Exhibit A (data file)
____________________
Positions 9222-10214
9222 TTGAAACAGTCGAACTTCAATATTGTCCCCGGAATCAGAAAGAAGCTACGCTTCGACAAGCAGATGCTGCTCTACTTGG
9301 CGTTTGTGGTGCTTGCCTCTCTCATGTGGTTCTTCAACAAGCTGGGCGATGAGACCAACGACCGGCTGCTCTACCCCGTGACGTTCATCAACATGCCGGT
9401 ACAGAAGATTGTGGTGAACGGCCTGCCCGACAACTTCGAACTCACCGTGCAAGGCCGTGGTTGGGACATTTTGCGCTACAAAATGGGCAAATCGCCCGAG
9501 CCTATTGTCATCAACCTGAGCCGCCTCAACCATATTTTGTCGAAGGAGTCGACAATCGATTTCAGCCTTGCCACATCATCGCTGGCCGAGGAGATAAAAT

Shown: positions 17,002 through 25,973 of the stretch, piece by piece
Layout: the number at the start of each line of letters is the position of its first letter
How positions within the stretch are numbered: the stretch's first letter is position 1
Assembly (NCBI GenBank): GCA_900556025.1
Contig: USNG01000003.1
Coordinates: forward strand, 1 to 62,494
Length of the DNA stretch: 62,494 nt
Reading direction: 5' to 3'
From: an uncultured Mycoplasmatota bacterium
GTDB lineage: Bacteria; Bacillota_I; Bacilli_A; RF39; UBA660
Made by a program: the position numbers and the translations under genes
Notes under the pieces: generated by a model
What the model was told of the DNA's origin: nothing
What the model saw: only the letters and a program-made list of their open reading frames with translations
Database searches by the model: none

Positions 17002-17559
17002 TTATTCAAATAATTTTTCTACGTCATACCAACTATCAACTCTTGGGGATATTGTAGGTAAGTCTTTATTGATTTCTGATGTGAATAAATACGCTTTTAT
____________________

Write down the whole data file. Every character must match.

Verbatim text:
Positions 9222-10214
9222 TTGAAACAGTCGAACTTCAATATTGTCCCCGGAATCAGAAAGAAGCTACGCTTCGACAAGCAGATGCTGCTCTACTTGG
9301 CGTTTGTGGTGCTTGCCTCTCTCATGTGGTTCTTCAACAAGCTGGGCGATGAGACCAACGACCGGCTGCTCTACCCCGTGACGTTCATCAACATGCCGGT
9401 ACAGAAGATTGTGGTGAACGGCCTGCCCGACAACTTCGAACTCACCGTGCAAGGCCGTGGTTGGGACATTTTGCGCTACAAAATGGGCAAATCGCCCGAG
9501 CCTATTGTCATCAACCTGAGCCGCCTCAACCATATTTTGTCGAAGGAGTCGACAATCGATTTCAGCCTTGCCACATCATCGCTGGCCGAGGAGATAAAAT

Shown: positions 17,002 through 25,973 of the stretch, piece by piece
Layout: the number at the start of each line of letters is the position of its first letter
How positions within the stretch are numbered: the stretch's first letter is position 1
Assembly (NCBI GenBank): GCA_900556025.1
Contig: USNG01000003.1
Coordinates: forward strand, 1 to 62,494
Length of the DNA stretch: 62,494 nt
Reading direction: 5' to 3'
From: an uncultured Mycoplasmatota bacterium
GTDB lineage: Bacteria; Bacillota_I; Bacilli_A; RF39; UBA660
Made by a program: the position numbers and the translations under genes
Notes under the pieces: generated by a model
What the model was told of the DNA's origin: nothing
What the model saw: only the letters and a program-made list of their open reading frames with translations
Database searches by the model: none

Positions 17002-17559
17002 TTATTCAAATAATTTTTCTACGTCATACCAACTATCAACTCTTGGGGATATTGTAGGTAAGTCTTTATTGATTTCTGATGTGAATAAATACGCTTTTAT